I'm 100% certain one student actually told me something like, "I tried so therefore no one should criticize me." But I think it even included, "I feel I tried hard..." He actually didn't even do the trying part.
This would be funny if it weren't my daily life at work.
"I tried, therefore no one should criticize me." Oh, truth. Speak it.
And yet, on the athletic field, no one accepts this. Or...I am frightened to ask...do they, these days?
Froderick--There are definitely leagues for kids where they don't keep score and no one wins or loses. There is also a proliferation of trophies, so that everyone gets one, and the whole enterprise becomes meaningless. My daughter was in soccer for a semester or so--hated it, never scored a goal, and was brutally sick that year and half the time wasn't even there. She still got a big trophy and a medal. For what, I don't know.
OK, I know the "trophy for everything" meme receives a lot of well-deserved mockery.On the other hand, not so long ago, youth sports were overflowing with dog, eat, dog athletic Darwinism. Certainly, there can be a middle ground where youngsters starting out can be given a measure of freedom from abject ridicule in order to develop their abilities (or the awareness of lack of same). Then, unleash the trash talk!Should a six-year-old be shunned from an activity of interest because local cliques have already decided which families produce the "winners"?
Stella, that's hilarious. Back in the mean old 70s, I was on a swim team for three solid years and got nothing but one white fourth-place ribbon. Ever. I sucked despite trying really, really hard, and the world responded accordingly. I don't recall ever thinking that that was unfair.
This is effing brilliant. It reminds me of two other piece of pop culture:There's an ep of How I Met Your Mother, where Marshall goes to coach the kindergarten basketball team: They don't keep score and everyone gets a trophy, and Marshall completely freaks out.Or Pixar's "The Incredibles," near the beginning when Bob is arguing with Helen about why he "won't go to [his] own son's graduation." He says, "It's not a graduation: He is moving from the fourth grade into the fifth grade...It's psychotic. They keep coming up with new ways to celebrate mediocrity..." (I watched it this weekend, and am again in awe of the genius of Pixar's ability to slide things like this into entertainment.)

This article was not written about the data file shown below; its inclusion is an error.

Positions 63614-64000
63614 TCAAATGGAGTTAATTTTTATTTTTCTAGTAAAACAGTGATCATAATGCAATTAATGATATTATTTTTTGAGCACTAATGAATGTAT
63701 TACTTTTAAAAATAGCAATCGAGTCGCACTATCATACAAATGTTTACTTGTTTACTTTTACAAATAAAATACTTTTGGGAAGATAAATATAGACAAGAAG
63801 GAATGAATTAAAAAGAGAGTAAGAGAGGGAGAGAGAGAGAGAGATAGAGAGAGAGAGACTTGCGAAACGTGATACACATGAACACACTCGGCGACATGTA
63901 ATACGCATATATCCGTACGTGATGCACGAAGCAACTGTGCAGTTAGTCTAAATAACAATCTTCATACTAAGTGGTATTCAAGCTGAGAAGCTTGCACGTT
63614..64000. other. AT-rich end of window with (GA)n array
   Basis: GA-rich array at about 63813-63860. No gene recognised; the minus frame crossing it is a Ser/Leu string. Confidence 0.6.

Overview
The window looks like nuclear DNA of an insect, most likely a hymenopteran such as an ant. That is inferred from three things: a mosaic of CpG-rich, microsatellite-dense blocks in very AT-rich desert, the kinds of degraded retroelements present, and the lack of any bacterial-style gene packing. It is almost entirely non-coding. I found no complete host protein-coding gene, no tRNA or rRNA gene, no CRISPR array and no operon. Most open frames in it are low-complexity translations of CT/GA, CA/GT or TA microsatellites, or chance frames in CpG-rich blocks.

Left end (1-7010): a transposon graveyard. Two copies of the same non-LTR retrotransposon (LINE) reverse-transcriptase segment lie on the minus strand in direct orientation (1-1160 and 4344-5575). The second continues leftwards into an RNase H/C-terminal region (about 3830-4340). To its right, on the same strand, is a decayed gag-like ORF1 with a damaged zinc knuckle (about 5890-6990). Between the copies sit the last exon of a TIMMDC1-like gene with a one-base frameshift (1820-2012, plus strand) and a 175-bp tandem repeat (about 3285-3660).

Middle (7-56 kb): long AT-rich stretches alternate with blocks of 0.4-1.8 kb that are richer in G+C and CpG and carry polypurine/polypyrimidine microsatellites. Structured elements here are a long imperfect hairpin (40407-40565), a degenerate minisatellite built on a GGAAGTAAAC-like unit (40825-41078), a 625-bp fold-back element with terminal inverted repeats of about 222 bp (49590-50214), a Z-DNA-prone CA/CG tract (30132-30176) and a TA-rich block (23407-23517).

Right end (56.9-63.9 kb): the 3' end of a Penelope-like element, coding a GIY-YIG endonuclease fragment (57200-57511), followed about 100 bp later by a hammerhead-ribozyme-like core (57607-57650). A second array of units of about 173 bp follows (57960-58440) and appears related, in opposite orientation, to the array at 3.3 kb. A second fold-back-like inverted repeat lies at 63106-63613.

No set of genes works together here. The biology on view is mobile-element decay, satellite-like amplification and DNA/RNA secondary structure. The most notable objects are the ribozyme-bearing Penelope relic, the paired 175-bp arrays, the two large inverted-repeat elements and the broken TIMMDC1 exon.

Oh BC, I agree with The Incredibles take on elevation of academic achievement. When did it become a high school degree?How did moving up from one grade to the next become a graduation?[Though, my daughter's kindergarten moving up -- yes, they called it that, not graduation -- was pissingly funny when the teacher awarded each student a prophesy predicting their future career. My daughter's fashion sense and - ahem -- strong personality earned her the prediction she will run her own design house.]OK, kindergarteners with construction paper mortarboards and tassels? Just too cute and, one could argue, having some social redemption for reinforcing the importance of education at this early juncture. But middle schoolers in full cap-and-gown "graduating" to high school? These kids (and their parents) should know better and should save the parties for when a high school diploma has actually been earned.
In the town where I grew up, there was only one graduation and that was at the end of Grade 12. The resulting celebrations ranked alongside local weddings as being the blowout to end all blowouts. Back in those days, finishing high school was considered the end to one's formal education as few people went to university or tech school.
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